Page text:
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Jul 24
2017

Buying Other People’s Mistakes

Posted by: Steve Marr

Tagged in: Untagged 

Most business people want to start out with everything new:   new facilities, new equipment and new vehicles.  However, new is expensive.  For example, consider the difference between purchasing new clothing in a retail store and used clothing in a good thrift shop. While I understand why there is a reluctance to buy secondhand clothing, there should be no reluctance to buy secondhand business equipment.

The key is to focus on the need and how to fill it. One way is to acquire assets from a failed business at a low cost. 

“Ken” and “Martha” were opening a restaurant. They found a location with an estimate of $350,000 to build out the facility which included adding a kitchen. Estimates for tables and other furnishings came in at about $40,000 and other equipment including dishes and tableware were going to run around $60,000.  Ken and Martha would need to invest $450,000 in the property and equipment. I was concerned that this was too much money.  Instead I advised them to check real estate listings for closed restaurants. While the furnishings were not everything Ken and Martha wanted, the landlord agreed to a reasonable rent structure including all of the furnishings in the price of the rent. Ken and Martha needed to invest nothing for build out. Additionally they obtained the majority of the tableware, dishes and other equipment from other failed restaurants.  Ken and Martha were able to open for a total investment of about $50,000, a huge savings. This allowed them funds for marketing and cash reserves.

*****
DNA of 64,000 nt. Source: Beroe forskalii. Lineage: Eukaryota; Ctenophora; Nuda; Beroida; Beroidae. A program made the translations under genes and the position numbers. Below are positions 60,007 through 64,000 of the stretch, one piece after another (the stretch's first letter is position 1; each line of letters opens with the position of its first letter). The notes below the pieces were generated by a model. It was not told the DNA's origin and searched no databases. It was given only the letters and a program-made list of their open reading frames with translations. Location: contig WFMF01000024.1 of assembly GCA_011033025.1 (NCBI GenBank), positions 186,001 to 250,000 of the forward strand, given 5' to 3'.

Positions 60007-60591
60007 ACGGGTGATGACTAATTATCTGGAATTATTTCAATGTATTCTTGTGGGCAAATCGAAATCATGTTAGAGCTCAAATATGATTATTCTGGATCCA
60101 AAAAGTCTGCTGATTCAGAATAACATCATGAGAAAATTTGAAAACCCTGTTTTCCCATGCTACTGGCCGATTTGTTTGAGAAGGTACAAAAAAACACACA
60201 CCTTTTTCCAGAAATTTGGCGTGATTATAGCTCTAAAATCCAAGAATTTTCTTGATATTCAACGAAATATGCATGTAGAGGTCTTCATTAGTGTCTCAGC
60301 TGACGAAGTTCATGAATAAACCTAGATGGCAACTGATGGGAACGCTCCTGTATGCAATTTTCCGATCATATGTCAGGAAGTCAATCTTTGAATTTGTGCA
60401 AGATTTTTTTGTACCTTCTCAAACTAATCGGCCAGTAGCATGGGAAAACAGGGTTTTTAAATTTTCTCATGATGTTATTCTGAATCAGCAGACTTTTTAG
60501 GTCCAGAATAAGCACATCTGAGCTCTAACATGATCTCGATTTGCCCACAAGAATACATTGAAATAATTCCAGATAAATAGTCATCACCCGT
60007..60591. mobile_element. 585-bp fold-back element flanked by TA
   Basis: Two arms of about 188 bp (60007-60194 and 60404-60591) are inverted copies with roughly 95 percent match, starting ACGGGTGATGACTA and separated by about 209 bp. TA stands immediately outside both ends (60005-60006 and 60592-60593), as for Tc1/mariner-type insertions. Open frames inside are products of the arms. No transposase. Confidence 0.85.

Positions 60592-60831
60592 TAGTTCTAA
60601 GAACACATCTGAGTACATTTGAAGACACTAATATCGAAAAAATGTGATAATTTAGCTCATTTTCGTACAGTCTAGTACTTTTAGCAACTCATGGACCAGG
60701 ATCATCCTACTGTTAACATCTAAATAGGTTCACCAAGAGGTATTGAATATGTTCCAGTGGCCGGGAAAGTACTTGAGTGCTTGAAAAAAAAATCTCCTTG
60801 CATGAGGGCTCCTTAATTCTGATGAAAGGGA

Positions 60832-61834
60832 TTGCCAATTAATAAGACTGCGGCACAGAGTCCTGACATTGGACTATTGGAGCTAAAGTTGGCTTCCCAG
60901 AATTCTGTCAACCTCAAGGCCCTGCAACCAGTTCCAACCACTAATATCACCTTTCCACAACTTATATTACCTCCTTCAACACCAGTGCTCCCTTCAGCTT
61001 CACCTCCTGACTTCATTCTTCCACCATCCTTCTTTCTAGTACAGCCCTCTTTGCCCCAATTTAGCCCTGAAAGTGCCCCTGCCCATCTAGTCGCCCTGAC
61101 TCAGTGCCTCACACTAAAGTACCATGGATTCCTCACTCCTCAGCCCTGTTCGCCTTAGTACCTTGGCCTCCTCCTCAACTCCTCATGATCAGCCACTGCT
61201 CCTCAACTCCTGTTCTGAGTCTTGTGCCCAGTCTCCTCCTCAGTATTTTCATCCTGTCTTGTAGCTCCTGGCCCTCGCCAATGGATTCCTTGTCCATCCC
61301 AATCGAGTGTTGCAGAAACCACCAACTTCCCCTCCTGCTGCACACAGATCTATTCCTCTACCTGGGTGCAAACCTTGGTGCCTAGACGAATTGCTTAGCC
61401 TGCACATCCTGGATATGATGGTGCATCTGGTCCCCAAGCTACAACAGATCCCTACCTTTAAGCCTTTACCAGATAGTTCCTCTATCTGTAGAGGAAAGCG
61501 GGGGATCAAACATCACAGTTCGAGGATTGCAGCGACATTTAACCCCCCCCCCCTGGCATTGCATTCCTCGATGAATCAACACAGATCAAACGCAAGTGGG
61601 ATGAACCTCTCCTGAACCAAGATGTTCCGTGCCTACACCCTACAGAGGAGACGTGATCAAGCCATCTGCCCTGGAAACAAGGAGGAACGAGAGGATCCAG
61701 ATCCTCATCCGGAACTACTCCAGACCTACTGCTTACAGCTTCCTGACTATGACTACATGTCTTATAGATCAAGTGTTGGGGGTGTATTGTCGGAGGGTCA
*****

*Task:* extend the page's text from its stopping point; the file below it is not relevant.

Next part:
Initially Ken and Martha resisted walking down this road that ultimately realized tremendous savings. Fifty thousand dollars was a lot better than their original target at $450,000. It was worth not getting everything they wanted. 

Another example was “Doug” who was starting a water damage restoration business. Doug located used equipment from a person who was not successful in the business and was selling off his equipment. The equipment, worth $30,000 if purchased new, was for sale. Doug was interested in about two thirds of the gear but offered $5,000 cash for everything.  At first the seller balked, but finally agreed saying; “I just want to be done with this so I’ll take the deal.” 

While it is sad for those going out of business, selling off products is a low cost option that helps the seller get rid of what they can’t use. It is also a good option for the buyer who gets equipment for a significant savings. 

Another asset to consider is the customer list of anybody going out of business. Most businesspeople don’t understand the value of a customer list nor how to effectively market former customers. Read my earlier article on buying customer lists: http://www.stevemarr.org/index.php/home/buying-customer-lists-.html

King Solomon wrote “The wise store up choice food and olive oil, but fools gulp theirs down.” (Proverbs 21:20, NIV) The key principle is to buy what you need while saving something for the future. John Wesley wrote, “Earn all you can, save all you can and give all you can.”  This is good advice, and saving by purchasing assets from failed businesses is a great first step.

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